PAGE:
In it, but not of it. TPM DC

As D.C. legend has it, George Washington told Thomas Jefferson that the Senate was designed as a saucer to "cool" the heat of House-passed legislation. Put another way, the Senate has a talent for helping bills grind to a screeching halt after arriving from the House, where the majority party has more power.

And this week's outrage-fueled AIG bonus tax is no exception. One day after the House passed a 90% retroactive levy intended to claw back bonuses at the infamous company, the future of the bill in the Senate remains less than clear.

The Senate version of the bonus tax is more measured than the House version, imposing a 35% tax on bonuses. But it also applies the tax to any company receiving more than $100 million from the bailout, while the House measure only applied to firms getting more than $5 billion. Several senior GOP senators, from Judd Gregg (NH) to Jon Kyl (AZ), have blasted the tax bill in recent hours, suggesting that Republican leaders may split on the proposal, just as they did in the House.

Could Republicans mount a filibuster of the bonus tax bill next week? Anything is possible in the current volatile political climate -- especially after today's revelation that the House bill would exempt $2.5 billion in hasty bonuses awarded last year at Merrill Lynch.

Ultimately, however, the political risk of appearing tolerant of AIG's bonuses is sure to push at least a few GOP senators over to the "yes" camp. Then the X factor becomes whether any Democrats will take the unpredictable route and raise questions about the bonus tax's constitutionality.

For an accurate reading of the tea leaves, check out this headline from Dow Jones (emphasis mine): "Sen. Reid: Senate Should Take Up AIG Bill Before April 6."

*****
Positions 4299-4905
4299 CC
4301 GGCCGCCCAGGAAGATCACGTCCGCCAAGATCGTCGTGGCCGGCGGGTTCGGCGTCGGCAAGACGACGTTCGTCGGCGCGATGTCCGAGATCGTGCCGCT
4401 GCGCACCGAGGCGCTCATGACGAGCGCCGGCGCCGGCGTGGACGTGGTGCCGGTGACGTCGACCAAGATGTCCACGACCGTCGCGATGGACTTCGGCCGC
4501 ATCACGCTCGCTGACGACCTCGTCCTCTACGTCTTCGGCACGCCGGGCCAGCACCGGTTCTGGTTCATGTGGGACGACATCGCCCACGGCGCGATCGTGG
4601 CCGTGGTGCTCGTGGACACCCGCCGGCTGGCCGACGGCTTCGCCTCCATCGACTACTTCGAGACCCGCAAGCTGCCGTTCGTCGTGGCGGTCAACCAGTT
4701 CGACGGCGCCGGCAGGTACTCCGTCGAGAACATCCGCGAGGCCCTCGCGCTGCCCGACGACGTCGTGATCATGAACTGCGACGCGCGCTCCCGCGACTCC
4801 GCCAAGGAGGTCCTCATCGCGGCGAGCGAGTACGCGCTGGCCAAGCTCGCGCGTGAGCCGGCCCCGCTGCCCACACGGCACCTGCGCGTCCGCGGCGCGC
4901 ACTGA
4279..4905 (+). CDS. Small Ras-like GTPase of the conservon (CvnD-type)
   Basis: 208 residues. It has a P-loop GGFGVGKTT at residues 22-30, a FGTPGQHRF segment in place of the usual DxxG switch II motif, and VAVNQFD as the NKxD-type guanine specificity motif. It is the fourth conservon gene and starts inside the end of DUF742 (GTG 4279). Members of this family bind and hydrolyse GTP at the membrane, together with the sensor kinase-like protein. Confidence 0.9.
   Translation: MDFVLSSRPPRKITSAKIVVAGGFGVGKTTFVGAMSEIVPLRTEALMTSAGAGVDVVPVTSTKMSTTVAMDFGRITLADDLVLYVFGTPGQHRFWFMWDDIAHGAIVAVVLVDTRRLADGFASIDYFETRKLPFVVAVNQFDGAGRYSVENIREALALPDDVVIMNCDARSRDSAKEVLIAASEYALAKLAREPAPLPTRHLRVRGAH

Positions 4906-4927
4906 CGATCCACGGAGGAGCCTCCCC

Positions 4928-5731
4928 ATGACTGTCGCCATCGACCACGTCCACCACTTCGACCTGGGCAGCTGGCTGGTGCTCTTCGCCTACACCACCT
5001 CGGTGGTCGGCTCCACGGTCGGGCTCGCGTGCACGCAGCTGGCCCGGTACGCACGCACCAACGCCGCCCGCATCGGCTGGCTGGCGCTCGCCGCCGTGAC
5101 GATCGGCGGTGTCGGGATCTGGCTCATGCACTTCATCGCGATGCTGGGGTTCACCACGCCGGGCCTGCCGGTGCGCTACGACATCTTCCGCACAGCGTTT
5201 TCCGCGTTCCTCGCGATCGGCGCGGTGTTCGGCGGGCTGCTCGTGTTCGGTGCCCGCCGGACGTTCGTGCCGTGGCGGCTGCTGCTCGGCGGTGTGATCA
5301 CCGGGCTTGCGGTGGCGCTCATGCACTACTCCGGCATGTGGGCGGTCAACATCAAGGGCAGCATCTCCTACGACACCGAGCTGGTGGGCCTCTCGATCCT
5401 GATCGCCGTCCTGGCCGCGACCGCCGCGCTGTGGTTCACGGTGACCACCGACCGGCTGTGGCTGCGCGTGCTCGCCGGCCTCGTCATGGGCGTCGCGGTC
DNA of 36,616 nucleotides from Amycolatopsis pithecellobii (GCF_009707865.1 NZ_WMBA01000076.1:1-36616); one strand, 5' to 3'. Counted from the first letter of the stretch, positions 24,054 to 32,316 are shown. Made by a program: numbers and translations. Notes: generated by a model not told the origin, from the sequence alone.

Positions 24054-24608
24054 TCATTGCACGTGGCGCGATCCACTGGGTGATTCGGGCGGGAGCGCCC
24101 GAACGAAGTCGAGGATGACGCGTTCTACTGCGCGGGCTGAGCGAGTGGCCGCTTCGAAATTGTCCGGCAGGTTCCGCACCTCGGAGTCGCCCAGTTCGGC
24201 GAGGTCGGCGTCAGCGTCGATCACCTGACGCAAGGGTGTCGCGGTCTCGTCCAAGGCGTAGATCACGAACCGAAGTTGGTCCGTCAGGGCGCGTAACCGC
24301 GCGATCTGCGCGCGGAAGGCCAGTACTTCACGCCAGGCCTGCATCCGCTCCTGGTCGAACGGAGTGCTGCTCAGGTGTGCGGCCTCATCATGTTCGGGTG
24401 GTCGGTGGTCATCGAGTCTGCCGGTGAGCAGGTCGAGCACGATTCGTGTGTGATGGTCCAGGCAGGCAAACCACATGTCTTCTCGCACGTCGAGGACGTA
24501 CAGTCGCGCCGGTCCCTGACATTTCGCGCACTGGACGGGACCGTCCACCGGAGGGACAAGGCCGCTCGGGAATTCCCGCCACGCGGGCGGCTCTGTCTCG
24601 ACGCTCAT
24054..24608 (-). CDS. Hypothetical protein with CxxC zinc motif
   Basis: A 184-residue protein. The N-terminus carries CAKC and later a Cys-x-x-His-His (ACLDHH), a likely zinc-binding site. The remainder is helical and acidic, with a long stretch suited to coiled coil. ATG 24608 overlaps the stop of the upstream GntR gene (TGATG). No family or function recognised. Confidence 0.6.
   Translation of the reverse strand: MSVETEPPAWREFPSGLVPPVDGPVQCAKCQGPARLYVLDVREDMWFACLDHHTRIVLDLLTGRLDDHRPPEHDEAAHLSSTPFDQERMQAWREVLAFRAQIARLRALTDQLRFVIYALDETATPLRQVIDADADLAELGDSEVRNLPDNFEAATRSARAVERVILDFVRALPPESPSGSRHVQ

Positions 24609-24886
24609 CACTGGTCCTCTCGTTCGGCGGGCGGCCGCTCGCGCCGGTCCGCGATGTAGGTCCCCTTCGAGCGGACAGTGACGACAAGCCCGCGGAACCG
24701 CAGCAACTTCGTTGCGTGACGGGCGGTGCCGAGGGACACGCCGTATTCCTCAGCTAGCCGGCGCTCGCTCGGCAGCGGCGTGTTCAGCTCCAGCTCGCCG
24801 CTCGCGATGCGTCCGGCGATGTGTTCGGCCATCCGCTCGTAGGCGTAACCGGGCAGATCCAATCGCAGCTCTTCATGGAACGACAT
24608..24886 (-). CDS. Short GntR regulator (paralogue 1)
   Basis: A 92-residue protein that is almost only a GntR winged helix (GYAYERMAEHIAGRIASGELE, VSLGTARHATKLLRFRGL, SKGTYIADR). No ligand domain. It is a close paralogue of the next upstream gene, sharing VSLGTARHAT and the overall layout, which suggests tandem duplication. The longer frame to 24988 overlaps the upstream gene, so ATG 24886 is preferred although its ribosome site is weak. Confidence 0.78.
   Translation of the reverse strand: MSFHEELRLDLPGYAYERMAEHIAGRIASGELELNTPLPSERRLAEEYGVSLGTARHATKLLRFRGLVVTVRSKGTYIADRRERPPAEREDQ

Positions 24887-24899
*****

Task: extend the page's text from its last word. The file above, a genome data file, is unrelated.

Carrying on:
There really is no dismissing Rush Limbaugh, is there? Earlier today, in the special election for Kirsten Gillibrand's old House seat, Republican candidate Jim Tedisco declared that "Rush Limbaugh is meaningless to me."

Now, Tedisco's campaign has released a statement clarifying what he meant:

"Jim's comments were in response to a question about what voters are asking him about on the campaign trail. So far, the concerns he has been hearing from voters on the campaign trail have been local in nature, such as his support for lower property taxes, fiscal responsibility, and his opponent's appalling support for the AIG bonus loophole. That was his point and any effort to characterize it otherwise is a distortion of the facts."


Late Update: The DCCC's statement ridiculing Tedisco is available after the jump.

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TPMDC has reported on how indignant Republicans are that Democrats are considering filibuster-proofing the coming climate change bill by making it part of the budget -- remember, 25 GOPers signed a letter nixing that option last week -- but the GOPers on the Senate environment committee are taking it to a new level.